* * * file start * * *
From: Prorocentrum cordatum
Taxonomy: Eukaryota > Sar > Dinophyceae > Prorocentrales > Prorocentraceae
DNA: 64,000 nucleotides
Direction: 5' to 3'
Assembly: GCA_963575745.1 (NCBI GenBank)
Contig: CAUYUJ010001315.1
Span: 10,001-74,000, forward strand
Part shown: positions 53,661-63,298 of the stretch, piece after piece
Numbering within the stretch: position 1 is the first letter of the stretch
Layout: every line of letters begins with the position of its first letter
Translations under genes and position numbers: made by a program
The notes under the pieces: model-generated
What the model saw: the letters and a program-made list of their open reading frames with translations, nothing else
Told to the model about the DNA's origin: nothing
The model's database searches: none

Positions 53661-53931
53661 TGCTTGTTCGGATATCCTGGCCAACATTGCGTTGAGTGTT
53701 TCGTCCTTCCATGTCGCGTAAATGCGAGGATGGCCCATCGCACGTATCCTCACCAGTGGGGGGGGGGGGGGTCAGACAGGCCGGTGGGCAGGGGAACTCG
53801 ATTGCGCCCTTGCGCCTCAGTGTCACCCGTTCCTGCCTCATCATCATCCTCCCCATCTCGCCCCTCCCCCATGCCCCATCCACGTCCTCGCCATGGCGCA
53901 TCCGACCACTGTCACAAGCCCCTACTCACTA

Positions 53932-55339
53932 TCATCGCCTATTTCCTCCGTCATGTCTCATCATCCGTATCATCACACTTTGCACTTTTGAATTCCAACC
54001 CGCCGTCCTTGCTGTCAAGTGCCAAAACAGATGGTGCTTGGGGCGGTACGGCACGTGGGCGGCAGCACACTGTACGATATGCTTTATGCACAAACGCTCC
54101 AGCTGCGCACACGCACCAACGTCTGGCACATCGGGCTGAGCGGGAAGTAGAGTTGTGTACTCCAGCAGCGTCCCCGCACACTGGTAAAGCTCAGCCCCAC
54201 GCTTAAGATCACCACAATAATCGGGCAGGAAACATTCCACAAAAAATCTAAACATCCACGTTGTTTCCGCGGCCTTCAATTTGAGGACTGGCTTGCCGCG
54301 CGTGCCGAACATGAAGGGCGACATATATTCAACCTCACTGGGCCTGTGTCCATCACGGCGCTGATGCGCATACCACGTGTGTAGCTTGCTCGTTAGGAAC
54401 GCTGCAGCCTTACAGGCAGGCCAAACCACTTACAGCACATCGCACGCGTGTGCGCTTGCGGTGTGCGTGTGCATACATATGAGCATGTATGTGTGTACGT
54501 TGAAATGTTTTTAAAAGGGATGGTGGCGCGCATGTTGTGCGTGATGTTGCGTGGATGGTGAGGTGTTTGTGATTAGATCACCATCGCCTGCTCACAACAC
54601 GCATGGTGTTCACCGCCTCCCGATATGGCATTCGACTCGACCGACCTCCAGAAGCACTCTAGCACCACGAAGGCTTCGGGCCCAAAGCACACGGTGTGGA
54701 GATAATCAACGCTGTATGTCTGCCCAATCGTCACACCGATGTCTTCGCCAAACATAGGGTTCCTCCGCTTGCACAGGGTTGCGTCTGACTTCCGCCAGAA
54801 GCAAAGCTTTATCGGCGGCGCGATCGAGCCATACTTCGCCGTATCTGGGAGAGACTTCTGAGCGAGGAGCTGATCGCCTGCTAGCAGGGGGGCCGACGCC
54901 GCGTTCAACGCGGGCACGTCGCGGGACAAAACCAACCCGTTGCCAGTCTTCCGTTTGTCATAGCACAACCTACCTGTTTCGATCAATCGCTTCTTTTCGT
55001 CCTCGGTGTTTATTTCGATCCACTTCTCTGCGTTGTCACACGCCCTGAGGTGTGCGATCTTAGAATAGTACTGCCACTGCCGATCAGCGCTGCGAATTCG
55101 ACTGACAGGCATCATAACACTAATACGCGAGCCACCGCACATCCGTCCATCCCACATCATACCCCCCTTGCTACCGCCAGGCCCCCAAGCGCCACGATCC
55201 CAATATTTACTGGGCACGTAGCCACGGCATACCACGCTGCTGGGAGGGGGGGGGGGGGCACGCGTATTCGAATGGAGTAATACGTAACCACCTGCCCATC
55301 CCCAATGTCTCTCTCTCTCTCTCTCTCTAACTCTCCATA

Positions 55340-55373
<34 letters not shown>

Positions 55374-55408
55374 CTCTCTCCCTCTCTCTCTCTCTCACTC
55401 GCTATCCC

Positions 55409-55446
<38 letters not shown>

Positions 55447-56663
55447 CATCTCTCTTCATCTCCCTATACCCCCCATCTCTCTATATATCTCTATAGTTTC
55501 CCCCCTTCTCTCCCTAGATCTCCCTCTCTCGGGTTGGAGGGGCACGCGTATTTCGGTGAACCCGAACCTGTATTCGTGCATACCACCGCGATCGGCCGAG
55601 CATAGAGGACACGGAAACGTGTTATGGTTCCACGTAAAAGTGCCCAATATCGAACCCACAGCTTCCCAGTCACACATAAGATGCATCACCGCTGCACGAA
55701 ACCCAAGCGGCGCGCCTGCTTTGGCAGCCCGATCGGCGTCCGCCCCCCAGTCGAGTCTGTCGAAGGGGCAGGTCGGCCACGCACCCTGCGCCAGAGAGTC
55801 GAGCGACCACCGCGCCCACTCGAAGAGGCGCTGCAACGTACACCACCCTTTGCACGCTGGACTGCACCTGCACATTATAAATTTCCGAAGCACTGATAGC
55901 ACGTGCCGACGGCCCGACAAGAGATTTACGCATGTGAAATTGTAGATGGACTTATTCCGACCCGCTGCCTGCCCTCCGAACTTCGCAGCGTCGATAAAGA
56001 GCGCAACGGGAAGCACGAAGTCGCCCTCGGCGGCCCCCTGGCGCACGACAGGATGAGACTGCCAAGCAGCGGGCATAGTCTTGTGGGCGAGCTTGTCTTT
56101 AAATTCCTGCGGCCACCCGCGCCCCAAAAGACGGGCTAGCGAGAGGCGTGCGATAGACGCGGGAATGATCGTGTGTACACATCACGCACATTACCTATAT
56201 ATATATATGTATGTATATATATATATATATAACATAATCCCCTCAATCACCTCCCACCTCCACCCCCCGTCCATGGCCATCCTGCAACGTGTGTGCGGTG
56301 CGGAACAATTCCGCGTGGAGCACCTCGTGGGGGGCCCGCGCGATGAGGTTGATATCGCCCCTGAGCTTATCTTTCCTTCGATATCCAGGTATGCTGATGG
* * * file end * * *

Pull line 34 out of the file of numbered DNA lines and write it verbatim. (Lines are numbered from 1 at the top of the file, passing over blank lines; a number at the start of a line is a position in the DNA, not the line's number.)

55101 ACTGACAGGCATCATAACACTAATACGCGAGCCACCGCACATCCGTCCATCCCACATCATACCCCCCTTGCTACCGCCAGGCCCCCAAGCGCCACGATCC